Better late than never! Here’s a few reviews from Doves’ recent performance at Philadelphia’s Trocadero.
Overall, I couldn’t hear Jimi Goodwin’s bass, but his distinctive vocals were consistently spot-on all night. Also, the band’s sequencing (controlled by the mysterious man crouching behind the drums?) was a little off, leaving some parts to come in at the incorrect time or not at all. (Or again, maybe I just couldn’t hear them?) Still, Doves soldiered through and seemed in good and gracious spirits.
Click here, to read the full review at kevchino.com.
Not until the third song into the show did Goodwin’s vocals warm up and the way he belted his voice throughout the venue was simply astounding. Every nuance while he was singing was similar, if not better, than any of his work done in a recording studio; seeing the Doves live was turning out to be quite an unexpected treat.
With songs such as “Pounding” and “Black and White Town“, the crowd was soon singing along, swept off their feet with each song that was played. Their title-track “Kingdom of Rust” was another favorite from the new album and the addition of keyboardist Martin Rebelski made his impact known. Rebelski certainly fit right in as well, practically hidden behind the mounds of keyboards and sound equipment in the far back right corner of the stage.
Click here, to read MusicUnderFire.com’s full review.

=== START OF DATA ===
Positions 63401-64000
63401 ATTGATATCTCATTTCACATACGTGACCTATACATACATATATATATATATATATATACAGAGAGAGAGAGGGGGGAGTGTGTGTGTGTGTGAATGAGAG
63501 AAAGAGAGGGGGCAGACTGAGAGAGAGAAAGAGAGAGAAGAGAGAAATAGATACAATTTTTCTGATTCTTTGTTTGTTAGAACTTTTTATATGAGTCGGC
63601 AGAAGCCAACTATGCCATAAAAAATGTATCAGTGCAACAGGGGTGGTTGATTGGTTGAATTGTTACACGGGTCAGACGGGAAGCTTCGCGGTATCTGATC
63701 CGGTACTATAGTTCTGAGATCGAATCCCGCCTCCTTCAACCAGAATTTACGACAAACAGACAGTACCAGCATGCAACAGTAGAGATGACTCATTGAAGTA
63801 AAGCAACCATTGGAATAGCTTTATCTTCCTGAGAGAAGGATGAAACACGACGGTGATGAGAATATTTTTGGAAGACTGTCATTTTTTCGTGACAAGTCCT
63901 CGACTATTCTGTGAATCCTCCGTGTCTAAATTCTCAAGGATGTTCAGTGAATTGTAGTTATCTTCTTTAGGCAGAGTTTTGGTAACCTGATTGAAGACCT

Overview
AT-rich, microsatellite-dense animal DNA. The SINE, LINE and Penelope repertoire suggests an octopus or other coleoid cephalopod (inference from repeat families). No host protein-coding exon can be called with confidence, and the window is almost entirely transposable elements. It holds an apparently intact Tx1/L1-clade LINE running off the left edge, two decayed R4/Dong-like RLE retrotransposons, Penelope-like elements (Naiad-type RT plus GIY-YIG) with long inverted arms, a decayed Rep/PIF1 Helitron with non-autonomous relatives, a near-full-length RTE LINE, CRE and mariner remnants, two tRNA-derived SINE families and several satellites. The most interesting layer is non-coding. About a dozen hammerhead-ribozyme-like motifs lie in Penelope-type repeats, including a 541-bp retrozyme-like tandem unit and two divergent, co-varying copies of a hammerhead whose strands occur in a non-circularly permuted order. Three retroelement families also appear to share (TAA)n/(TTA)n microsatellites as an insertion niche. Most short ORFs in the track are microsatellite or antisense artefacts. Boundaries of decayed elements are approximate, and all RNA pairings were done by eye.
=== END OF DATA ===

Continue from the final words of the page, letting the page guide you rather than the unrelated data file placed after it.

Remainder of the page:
Oddly enough, most of their upbeat rockers, aside from “Black and White Town,” never really reached any point of combustion. This may have been a problem to do with improper sound leveling, but “Pounding,” didn’t emphasize much change in drum dynamics. “The Outsiders,” almost completely hid the bassline in the first verse that takes as much of the lead melody as the guitar. This song sounded superb on their performance on Late Night With Jimmy Fallon, so one has to wonder what went wrong if it sounded good on a cheap tinny TV. In this respect, their studio production wins outright.
To make up for these blips that, for the most part, didn’t seem to be judgment errors on the side of the musicians, Doves outperformed any notion of high expectation on almost every other song. They played 17 songs, and I would say that 10 of them could have been the high points of the show.
To read the full review at Phrequency Blog (and view a great gallery of pictures), click here.